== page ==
Saturday, February 19, 2005
Way to Go, NHL!
Good job NHL! You have successfully proved that it is human nature to never see what you have and be content. The grass must always be greener on the other side of the fence, right? Or in your case, the ice must be smoother. Either way, you have proven to be your own worst enemy. I, and my business have owned season tickets to the Minnesota Wild since day 1. We have enjoyed every season, and every game. We have seats right behind the bench and have enjoyed watching, listening and smelling the action up close and personal. Hockey was finally making inroads into mainstream pro sports routine when egos and dollars got in the way. Let's break it down into simplified common sense for you since it obviously has become too complex an issue for you to resolve. First, the NHL is a business. It is an entertainment business which means that your primary customer is us, the fans. Obviously, if you treat your customer like you don't care about them, they in turn will treat you the same way. Next, like any business, it has an owner, boss, supervisor, founder or basically, the person that took the initial risk to start the business. Also, in any business, there are employees, the people in the business that produce the product or service that the customers need or want. These people give their talents and time to the business in return for wages. For the business to be healthy there must be a balance between the revenue that the product brings in and the operating expenses that it takes to produce the product.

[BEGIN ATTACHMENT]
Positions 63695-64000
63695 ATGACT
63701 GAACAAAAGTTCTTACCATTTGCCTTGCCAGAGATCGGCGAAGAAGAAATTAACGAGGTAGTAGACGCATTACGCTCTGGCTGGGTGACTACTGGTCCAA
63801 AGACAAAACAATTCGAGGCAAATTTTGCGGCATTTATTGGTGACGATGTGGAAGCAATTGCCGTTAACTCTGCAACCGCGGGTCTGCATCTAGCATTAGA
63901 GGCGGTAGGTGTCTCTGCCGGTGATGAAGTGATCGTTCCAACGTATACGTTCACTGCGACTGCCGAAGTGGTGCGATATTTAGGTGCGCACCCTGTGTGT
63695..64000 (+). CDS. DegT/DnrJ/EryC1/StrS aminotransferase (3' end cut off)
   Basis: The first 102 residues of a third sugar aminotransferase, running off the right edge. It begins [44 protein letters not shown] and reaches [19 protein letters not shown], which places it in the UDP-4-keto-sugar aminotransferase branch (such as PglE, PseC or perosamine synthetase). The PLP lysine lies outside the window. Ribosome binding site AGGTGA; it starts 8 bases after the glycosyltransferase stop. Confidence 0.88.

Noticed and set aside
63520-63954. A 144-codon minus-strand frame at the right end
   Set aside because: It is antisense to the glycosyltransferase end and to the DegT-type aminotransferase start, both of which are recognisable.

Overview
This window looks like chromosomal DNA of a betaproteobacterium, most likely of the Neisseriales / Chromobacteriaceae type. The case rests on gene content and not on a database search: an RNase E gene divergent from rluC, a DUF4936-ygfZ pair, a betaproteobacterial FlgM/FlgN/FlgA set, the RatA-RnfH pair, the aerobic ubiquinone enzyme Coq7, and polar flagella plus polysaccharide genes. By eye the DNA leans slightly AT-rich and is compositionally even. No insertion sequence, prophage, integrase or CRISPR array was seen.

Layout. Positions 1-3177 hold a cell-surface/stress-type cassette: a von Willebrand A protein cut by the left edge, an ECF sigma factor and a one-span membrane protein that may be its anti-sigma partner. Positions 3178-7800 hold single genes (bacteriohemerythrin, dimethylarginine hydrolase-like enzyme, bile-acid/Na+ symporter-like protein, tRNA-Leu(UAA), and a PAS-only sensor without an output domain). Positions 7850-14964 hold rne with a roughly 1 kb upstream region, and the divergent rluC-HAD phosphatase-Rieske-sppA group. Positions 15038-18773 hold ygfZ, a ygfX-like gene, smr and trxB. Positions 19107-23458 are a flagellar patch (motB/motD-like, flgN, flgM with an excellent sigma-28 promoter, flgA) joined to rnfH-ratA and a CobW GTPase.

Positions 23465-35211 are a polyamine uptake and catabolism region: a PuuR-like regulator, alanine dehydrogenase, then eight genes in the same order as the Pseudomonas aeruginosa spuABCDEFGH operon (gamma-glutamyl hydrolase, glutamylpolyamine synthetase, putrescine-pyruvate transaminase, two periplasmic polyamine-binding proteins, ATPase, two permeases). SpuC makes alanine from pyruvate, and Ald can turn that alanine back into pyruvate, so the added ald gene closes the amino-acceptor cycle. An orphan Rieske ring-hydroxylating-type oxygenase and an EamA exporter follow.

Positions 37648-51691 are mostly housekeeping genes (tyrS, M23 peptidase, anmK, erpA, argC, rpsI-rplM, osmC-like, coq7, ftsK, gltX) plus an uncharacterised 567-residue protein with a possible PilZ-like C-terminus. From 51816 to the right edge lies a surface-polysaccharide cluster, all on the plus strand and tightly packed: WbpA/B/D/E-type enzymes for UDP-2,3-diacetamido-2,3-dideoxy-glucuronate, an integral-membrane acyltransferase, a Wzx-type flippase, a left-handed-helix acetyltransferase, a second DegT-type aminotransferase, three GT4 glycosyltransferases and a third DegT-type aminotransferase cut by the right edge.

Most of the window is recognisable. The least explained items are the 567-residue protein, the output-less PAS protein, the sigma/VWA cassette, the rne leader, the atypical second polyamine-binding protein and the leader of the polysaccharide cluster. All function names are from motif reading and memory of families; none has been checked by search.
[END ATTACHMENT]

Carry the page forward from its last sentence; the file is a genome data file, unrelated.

Attention Hockey players! Basic economic principals demand that if you, as employees, take more revenue from the business than what the business takes in, the business is not viable and can't stay operational! Also, the last I checked, no active players have taken the risk to own a team and therefore do not have the right to demand that the owner does not have the right to make a profit from his venture.
Last year, the average salary in the NHL was 1.8 million dollars. I'm no financial genius, but if you can't make it on that working an 8-month season, then you are dumber than I thought.
Well, I guess it doesn't matter what anyone thinks. You guys have decided your own fate. So go ahead, hold out for that extra few hundred grand. I'm sure the additional Ferrari will be worth it. But while you're doing that, your customers are leaving, finding other things to do and realizing that watching a bunch of arrogant, overpaid prima donnas slide around on the ice isn't that important anyway.